A Few Words about this Year’s Challenge from the Center on Longevity
We at the Stanford Center on Longevity are pleased to be embarking on the second Longevity Design Challenge, in collaboration with Aging 2.0. During the early stages of last year’s challenge, we often joked that we were going to “throw a party and hope that someone will come”. We were truly gratified with the response – 52 teams from 31 universities in 15 different countries answered the call and submitted their solutions to “Maximizing Independence for those with Cognitive Impairment.” The breadth and the quality of the entries we received exceeded our expectations and emphatically answered the question of whether young people would be able to design great solutions for older people.
This year we take on a new topic – “Enabling Mobility Across the Life Span”. As Director of Mobility at the Center, it seems an appropriate time to share some thoughts on Mobility and the challenge. When we talk about Mobility – the ability to get around the world unassisted – we could just as easily say “personal independence” or “self-determination”. We see preserving this ability, or restoring it to those who have it restricted, as fundamental to creating a positive aging experience. And though on the whole people are reaching old age healthier than ever before, this trend is at risk due to increasingly sedentary lifestyles and to the chronic diseases associated with lack of movement. With that in mind, we will be looking for solutions in three areas: reducing sedentary behavior, increasing physical movement and exercise, and reducing barriers to movement in the home and community.
As one of the organizers of the Challenge, I am not a judge. I do this so that I can interact freely with the design teams and share my thoughts in forums like this without skewing the results. Our judging team comes from a broad swath of academia and industry, and each will bring their own unique viewpoint to the challenge that may or may not agree with my own.
A recent study from Stanford Professors of Medicine Uri Ladabaum, Ajitha Mannalithara, Parvathi A. Myer, and Gurkirpal Singh emphasizes just how dramatically sedentary behavior has increased in the U.S. Using self-report data from the National Health and Nutrition Examination Survey (NHANES), the study reports that during the window of 1988-1994, 11.4% of men and 19.1% of women reported that they got “no leisure time physical activity”. Looking at data from the same survey in 2009-2010, the percentages jumped to 47.9% and 51.7%, respectively. Those numbers are remarkable – in only 20 years, the number of truly sedentary individuals tripled to over half of the U.S. population. Real solutions are needed to reverse this trend now or the related health consequences could be huge. We ask our design teams to consider the reasons behind these shifts and what can be done to reverse them.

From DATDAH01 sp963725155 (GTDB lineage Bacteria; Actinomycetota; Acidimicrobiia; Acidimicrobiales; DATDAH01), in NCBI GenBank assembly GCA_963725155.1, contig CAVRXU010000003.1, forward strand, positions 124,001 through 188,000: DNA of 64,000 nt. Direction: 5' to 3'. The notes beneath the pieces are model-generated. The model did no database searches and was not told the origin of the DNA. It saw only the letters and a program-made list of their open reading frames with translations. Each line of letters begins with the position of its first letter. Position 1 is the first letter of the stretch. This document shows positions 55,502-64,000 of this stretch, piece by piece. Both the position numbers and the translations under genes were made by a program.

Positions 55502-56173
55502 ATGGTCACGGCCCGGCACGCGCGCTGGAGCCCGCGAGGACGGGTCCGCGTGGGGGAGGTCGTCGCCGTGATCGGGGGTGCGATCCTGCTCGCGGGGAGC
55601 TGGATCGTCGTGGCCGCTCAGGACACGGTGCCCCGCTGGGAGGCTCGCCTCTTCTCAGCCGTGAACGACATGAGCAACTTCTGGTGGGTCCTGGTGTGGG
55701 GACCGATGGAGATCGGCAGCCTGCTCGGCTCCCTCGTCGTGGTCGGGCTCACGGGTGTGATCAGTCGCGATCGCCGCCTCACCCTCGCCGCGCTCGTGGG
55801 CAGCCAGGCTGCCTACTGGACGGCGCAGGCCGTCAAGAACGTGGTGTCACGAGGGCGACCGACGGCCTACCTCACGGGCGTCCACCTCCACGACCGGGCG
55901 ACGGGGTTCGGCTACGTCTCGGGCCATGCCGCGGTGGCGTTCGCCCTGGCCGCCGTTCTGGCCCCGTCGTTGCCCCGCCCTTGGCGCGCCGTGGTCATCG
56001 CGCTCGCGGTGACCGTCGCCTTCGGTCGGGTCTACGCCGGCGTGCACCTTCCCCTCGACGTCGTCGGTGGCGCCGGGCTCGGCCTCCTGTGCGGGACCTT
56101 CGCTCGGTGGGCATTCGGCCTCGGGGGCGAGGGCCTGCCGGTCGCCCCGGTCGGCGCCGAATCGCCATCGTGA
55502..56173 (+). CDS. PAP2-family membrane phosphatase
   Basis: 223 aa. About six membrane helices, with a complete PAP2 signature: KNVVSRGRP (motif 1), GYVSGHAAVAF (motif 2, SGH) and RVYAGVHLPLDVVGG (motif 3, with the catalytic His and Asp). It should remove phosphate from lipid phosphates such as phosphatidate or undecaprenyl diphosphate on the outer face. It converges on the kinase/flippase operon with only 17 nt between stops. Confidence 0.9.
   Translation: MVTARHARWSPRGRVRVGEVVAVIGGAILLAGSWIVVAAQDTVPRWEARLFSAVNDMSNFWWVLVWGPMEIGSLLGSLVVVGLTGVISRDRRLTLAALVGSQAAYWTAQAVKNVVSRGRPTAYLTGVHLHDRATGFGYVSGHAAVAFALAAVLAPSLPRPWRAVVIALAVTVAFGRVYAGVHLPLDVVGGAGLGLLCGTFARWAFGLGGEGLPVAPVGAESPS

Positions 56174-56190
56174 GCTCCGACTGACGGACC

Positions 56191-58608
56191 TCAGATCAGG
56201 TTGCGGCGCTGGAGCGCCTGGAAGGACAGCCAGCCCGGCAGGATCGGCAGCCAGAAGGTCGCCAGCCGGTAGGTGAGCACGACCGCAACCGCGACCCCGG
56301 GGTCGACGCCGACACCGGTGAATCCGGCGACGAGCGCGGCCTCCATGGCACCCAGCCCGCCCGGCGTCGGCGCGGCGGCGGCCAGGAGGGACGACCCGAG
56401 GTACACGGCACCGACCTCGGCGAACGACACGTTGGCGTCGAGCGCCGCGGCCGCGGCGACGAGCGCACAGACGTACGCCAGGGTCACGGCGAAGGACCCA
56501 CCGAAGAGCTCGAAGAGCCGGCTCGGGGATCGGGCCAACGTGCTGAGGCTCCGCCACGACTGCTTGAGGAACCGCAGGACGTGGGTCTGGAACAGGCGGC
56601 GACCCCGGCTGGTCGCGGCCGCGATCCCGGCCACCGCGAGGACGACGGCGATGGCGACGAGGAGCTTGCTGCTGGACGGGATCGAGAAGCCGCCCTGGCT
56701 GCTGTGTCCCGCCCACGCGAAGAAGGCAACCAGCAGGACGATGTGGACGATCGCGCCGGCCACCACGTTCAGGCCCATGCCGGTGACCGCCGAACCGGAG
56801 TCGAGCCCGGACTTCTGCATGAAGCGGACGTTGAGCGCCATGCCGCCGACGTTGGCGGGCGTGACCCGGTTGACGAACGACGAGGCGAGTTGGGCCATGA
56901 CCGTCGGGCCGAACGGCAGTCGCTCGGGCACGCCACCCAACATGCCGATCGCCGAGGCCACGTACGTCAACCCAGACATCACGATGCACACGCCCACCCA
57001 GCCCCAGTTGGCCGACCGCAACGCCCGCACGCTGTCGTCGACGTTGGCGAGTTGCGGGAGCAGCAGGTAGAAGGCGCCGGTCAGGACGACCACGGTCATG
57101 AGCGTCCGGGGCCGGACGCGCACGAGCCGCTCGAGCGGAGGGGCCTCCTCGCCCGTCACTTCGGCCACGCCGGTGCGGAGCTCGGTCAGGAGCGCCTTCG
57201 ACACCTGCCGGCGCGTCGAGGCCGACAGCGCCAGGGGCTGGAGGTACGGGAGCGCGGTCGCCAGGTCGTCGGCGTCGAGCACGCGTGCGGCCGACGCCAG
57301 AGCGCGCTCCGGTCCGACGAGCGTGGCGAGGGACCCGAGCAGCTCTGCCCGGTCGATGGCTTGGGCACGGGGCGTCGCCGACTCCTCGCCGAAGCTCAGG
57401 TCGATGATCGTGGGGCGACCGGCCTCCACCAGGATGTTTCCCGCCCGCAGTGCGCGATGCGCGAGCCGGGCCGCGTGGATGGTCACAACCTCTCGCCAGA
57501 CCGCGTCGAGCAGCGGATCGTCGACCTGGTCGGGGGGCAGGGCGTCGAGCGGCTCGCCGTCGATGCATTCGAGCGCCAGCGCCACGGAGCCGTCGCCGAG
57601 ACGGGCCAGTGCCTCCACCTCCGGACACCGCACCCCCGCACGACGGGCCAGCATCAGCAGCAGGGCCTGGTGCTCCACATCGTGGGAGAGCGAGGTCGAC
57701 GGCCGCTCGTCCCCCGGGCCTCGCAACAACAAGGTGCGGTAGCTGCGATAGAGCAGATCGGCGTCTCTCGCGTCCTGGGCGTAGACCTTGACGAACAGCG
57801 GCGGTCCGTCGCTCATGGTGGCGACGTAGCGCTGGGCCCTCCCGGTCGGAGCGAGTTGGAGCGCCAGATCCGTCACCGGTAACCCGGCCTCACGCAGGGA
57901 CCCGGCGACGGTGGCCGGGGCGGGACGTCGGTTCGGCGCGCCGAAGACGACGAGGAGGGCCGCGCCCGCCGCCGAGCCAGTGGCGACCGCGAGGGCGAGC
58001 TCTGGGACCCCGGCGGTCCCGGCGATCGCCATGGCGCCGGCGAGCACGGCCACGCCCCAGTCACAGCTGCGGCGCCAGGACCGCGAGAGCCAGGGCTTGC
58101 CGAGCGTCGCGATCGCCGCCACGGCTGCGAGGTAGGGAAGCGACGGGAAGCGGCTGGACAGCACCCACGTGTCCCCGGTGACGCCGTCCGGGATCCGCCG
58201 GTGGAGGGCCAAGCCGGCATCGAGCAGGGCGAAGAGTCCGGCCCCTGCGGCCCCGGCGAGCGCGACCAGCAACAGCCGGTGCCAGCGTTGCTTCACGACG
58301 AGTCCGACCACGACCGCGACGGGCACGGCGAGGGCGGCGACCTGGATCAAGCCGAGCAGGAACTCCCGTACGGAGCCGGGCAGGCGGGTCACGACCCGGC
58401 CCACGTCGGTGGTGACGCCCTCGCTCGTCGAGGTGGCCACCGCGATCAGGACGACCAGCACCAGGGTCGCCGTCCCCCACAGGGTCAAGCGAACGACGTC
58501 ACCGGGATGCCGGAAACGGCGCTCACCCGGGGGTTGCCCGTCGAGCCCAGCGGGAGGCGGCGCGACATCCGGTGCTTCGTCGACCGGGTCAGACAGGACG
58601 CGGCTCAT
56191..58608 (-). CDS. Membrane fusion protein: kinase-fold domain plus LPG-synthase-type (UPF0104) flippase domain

While increasing movement and exercise could be seen as the same as reducing sedentary behavior, we see them as related but separate challenges. Once we find ways to get people doing SOMETHING, we should then think about how to encourage them to build fitness and movement into their lives. While it can be dangerous to speculate on designs (I never would have predicted last year’s winner), the proliferation of low-cost wearable devices that track activity is likely to be a hot area this year and so probably warrants a few comments. I had the opportunity last year to attend the Consumer Electronics Show in Las Vegas and I was astonished at the number of new devices created specifically to measure activity level in some way. Clearly we have never had the opportunity to individually gather so much data on ourselves for so low a cost. What is most intriguing now is what we choose to do with that data and whether it will motivate people to alter their behavior in a positive way. With that in mind, design teams should understand that it is fine to build their solution on an existing platform as long as the solution brings new value to the table. For example, a solution that uses activity data from a fitness measuring watch does not need to recreate the watch, but rather just needs to do something valuable with that data. Non-technical solutions are also welcome – if a social program motivates people to move more, it is just as valuable as a something technical. We believe that results matter.
Thirdly, we recognize that some solutions to increasing mobility will come from changes we make to the physical world. Terms like “walkability” and “visitability” have emerged in recent years to describe the ways in which communities can encourage or restrict their residents’ abilities to get around. A great place to start if you are just developing your thinking about this is the World Health Organization’s Guide to Age-Friendly Cities, which discusses a number of ways in which communities encourage (or discourage) active aging. Several studies have described the positive effect that social groups can have on getting people moving. This area is also fair game for the challenge.
Finally, we would love to get solutions that we can’t even imagine when we start the challenge. If you have an idea that will increase movement and fitness, this is the time to bring it forward. Truly disruptive solutions are hard to find, but immensely valuable when they happen. Be fearless, let us know when you have questions, and have fun with this challenge. We certainly are.
Director, Mobility Division
Stanford Center on Longevity